HALESTORM frontwoman Lzzy Hale talked to Los Angeles Daily News about the progress of the recording sessions for the band's follow-up to 2018's "Vicious" album. She said: "I don't think I am the same person I was when I started writing the songs for this record. We wrote a lot [pre-pandemic] and threw a lot away; we recorded a lot and threw a lot away. New stuff just rose to the surface and the album began shaping itself into what it needed to be. It was truly life-saving to have that outlet and that direction during that time and we put everything we had into it so it's going to be a barn burner because of that."
In a separate interview with Portland Mercury, Lzzy spoke about being able to work on new music helped her deal with the pandemic and get through the year and a half of not being able to play live shows.
"We began writing this album before the pandemic hit and then I feel like I lived about three different lifetimes through that," she explained. "And then we just recorded our last song for the album yesterday.
"In a lot of ways, writing kind of saved me. First and foremost, I love live music and touring and being in the bus and the whole thing. And since I was 13 when we started the band, we had never gone this long without a live show. Because even when I was 13, we had two bowling alley shows a month, which I totally would have taken during the pandemic. So in a lot of ways, writing music was just the outlet. It's where I could put all of my fears and my doubts, trying to reconnect with the person I am offstage because I hadn't seen her in a while. It's just the power of music, man. You reconnect with why you really love music. And what I discovered is it's not about the whole 'I wanna be a rock star' thing, it's not about the live show, it's not even about the fans and the radio and whatever it is. It's my thing. It's a part of me."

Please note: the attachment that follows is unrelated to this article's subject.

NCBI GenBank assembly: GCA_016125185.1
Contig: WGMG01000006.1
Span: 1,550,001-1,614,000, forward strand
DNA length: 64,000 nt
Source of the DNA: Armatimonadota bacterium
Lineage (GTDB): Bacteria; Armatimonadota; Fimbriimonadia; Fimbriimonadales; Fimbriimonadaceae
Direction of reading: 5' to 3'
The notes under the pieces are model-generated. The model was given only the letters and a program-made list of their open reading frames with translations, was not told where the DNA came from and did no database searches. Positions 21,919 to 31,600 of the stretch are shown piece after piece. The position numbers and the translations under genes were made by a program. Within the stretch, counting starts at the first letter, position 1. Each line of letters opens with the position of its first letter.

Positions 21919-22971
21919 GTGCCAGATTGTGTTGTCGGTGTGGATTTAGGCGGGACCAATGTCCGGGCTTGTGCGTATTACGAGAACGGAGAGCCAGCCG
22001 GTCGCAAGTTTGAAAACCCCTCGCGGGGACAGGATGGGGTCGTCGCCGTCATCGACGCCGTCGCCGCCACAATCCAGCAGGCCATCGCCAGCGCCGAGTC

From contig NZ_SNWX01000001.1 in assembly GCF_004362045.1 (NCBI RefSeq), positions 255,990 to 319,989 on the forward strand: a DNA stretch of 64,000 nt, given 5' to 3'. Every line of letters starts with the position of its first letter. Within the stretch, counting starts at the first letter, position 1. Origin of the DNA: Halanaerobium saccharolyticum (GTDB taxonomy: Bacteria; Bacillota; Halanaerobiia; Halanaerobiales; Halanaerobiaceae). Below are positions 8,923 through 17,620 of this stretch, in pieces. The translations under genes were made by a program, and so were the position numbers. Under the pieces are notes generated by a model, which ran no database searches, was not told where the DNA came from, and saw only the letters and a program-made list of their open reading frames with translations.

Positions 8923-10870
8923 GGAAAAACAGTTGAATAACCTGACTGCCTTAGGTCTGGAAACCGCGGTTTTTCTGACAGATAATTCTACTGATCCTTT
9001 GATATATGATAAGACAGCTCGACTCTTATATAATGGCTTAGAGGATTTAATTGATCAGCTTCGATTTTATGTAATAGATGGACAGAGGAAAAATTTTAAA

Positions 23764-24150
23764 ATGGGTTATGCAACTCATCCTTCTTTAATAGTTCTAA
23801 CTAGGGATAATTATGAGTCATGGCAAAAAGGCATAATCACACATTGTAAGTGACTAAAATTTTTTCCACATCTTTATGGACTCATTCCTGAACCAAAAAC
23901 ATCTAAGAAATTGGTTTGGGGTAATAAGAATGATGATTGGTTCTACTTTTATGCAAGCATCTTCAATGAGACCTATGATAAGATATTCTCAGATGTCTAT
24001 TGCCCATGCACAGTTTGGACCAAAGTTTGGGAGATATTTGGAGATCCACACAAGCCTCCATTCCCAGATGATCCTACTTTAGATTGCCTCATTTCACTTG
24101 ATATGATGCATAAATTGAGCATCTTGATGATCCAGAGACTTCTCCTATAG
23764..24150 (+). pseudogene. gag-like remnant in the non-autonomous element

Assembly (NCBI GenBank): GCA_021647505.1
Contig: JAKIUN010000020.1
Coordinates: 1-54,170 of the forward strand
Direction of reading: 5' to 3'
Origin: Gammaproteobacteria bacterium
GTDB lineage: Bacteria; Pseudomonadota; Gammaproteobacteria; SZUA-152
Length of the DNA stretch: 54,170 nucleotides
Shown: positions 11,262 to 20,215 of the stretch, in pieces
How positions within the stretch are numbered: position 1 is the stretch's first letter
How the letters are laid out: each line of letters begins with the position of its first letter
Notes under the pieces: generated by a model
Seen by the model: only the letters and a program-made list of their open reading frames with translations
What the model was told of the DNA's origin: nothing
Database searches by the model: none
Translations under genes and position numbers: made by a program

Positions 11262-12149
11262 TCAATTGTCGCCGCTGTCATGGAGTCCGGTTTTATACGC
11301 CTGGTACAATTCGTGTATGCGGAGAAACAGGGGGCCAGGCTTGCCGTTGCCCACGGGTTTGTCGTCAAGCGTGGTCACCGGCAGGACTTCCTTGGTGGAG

In August, HALESTORM released a new single called "Back From The Dead". The video for the track, directed by Dustin Haney (Noah Cyrus, Luke Combs) and produced by Revolution Pictures, features Lzzy and the rest of the band in a morgue and cemetery somewhere between life and death.
HALESTORM's new music is once again being produced by Nick Raskulinecz, who first helmed the band's 2017 effort "ReAniMate 3.0: The CoVeRs eP" and was previously described by Hale as the group's "fifth member."
Two months ago, HALESTORM drummer Arejay Hale told Lou Brutus of HardDrive Radio about the band's musical approach on the upcoming album. "At this point, we're just, well, we could either try to create as much open, breathable space so when we play these songs in arenas, they can sound really big, or we can try to do almost the opposite, but tastefully. Like, let's try to bring out more personality, let's try to be even more ourselves in the sense of bringing more energy to the songs. 'Cause like it or not, we play without a click track live, so the songs are gonna be a little bit faster, we're gonna throw more notes in here and there, we're gonna get excited and do something crazy.
"I feel like with every record we do, we have that much more experience and we get even closer and closer to matching our live energy, which has been consistently our M.O. when it comes to going in the studio," he continued. "So that's where we're at once again. We're, like, 'Let's try and amp it up even more.' And not playing a show for a year and a half definitely brought out a lot more aggression, I think, in us.
"We said, 'Working on this record throughout the entire pandemic, it's either gonna be the best record we put our or it's gonna be the most insane record we put out, and everyone's either gonna love it or hate it,'" Arejay added. "I hope that they love it. I love it. It gets me excited. I feel like with these new songs, there's an energy and excitement there that has been lacking in the last couple of records."
Lzzy and her brother Arejay formed the band in 1998 while in middle school. Guitarist Joe Hottinger joined the group in 2003, followed by bassist Josh Smith in 2004.
In December 2018, HALESTORM was nominated for a "Best Rock Performance" Grammy Award for its song "Uncomfortable". Six years earlier, the band won its first Grammy in the category of "Best Hard Rock/ Metal Performance" for "Love Bites (So Do I)".